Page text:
CORRECTION APPENDEDIn 1888, speaking about the possibility of Mormon literature, the church leader Orson F. Whitney made an audacious promise to his fellow Mormons: ''We will yet have Miltons and Shakespeares of our own.'' Yet 125 years later, there is no Mormon Milton. There is no Mormon Milosz, no Mormon Munro.
Mormons are, on average, better educated than most Americans, and they have written popular fiction. But Mormon authors tend to cluster in genre fiction, like fantasy, science fiction, and children's and young adult literature. Orson Scott Card, who wrote ''Ender's Game,'' the sci-fi novel on which the country's current top-grossing movie is based, is a member of the Church of Jesus Christ of Latter-day Saints. So is Stephenie Meyer, author of the ''Twilight'' series.
In the United States, Jews, blacks and South Asians, while they have produced no Milton or Shakespeare -- who has, lately? -- have all had literary renaissances. Mormons are more likely to produce work that gets shelved in niche sections of the bookstore. And as it turns out, Mormon authors themselves wonder if their culture militates against more highbrow writing. They have a range of possible explanations.
''It is a fair thing to point out,'' said Shannon Hale, a Mormon who writes young adult fiction, ''that there have been very prominent Jewish writers that have received a lot of accolades, and worldwide the number of Mormons are comparable to the number of Jews, so why hasn't that happened?''
Ms. Hale's theory is that literary fiction tends to exalt the tragic, or the gloomy, while Mormon culture prefers the sunny and optimistic.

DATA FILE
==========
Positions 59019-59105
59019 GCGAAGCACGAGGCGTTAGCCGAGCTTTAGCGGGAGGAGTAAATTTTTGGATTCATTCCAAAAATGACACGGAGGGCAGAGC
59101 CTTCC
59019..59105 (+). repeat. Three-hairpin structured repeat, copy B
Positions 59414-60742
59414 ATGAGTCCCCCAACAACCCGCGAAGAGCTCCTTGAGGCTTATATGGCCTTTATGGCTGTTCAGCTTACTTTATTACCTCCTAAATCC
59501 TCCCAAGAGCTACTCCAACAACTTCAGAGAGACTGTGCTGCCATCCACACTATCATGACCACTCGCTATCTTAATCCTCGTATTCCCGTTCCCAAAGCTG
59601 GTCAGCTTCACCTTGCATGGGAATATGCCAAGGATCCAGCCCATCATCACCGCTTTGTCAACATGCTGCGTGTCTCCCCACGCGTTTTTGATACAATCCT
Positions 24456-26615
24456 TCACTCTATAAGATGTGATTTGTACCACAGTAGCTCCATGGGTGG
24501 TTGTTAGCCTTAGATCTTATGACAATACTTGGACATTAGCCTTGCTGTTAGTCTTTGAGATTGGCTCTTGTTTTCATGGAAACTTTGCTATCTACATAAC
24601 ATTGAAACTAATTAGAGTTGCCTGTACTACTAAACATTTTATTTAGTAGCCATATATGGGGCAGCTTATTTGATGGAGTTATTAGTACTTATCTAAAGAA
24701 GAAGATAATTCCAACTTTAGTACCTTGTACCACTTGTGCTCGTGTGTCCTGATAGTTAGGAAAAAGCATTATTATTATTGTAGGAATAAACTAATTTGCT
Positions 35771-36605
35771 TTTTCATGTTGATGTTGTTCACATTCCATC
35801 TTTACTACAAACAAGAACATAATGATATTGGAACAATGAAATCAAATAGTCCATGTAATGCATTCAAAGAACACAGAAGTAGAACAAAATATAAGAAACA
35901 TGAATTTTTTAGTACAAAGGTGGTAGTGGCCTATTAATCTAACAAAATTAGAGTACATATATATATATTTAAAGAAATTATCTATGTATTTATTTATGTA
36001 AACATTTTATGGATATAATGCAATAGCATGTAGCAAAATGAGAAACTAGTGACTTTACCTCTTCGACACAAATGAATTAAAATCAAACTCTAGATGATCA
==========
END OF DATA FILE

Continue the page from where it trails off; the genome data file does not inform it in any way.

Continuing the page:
''When I was an English major, then getting a master's, most of the literary fiction I read was tragedy,'' said Ms. Hale, whose ''Princess Academy'' was a Newbery Honor book. The books she was assigned treated ''decline and the ultimate destruction of the human spirit'' as necessary ingredients for an honest portrayal of life.
But what if Mormons do not think that way?
''I think Mormons tend to have hope and believe in goodness and triumph, and those portrayals can ring false in a literary world,'' Ms. Hale said.
Rachel Ann Nunes writes in the romance, paranormal, fantasy and young people's genres, and she founded LDS Storymakers, an organization for Mormon writers. She said that Mormon theology makes otherworldly and escapist genres natural fits for church members.
''We believe that God created a lot of different worlds,'' said Ms. Nunes, who also writes under the name Teyla Branton. Jesus Christ came to Earth, and to America, but ''atonement stretched for all the worlds,'' she said. ''It's natural for us to think that a lot more might be out there.''
Of course, many non-Mormon Christians work in genre fiction, too. J.R.R. Tolkien was a devout Catholic and C. S. Lewis a devout Anglican; Christian readers are among their biggest fans. Christianity and genre fiction both depend on Manichaean, good-versus-evil plots, and the savior motif, in which an anointed one saves the kingdom or the world, is important to sci-fi and fantasy and central to the Christian Gospel.
Yet Mormons gravitate even more powerfully than other Christians toward genre fiction, and for reasons that have nothing to do with theology.
For example, if you are a bookish young Mormon, your church role models work in genre fiction: major figures like Mr. Card and Ms. Meyer; young adult writers like Ms. Hale; and many others, like J. Lloyd Morgan and James Dashner, who work in genres within genres, like fantasy fiction for children.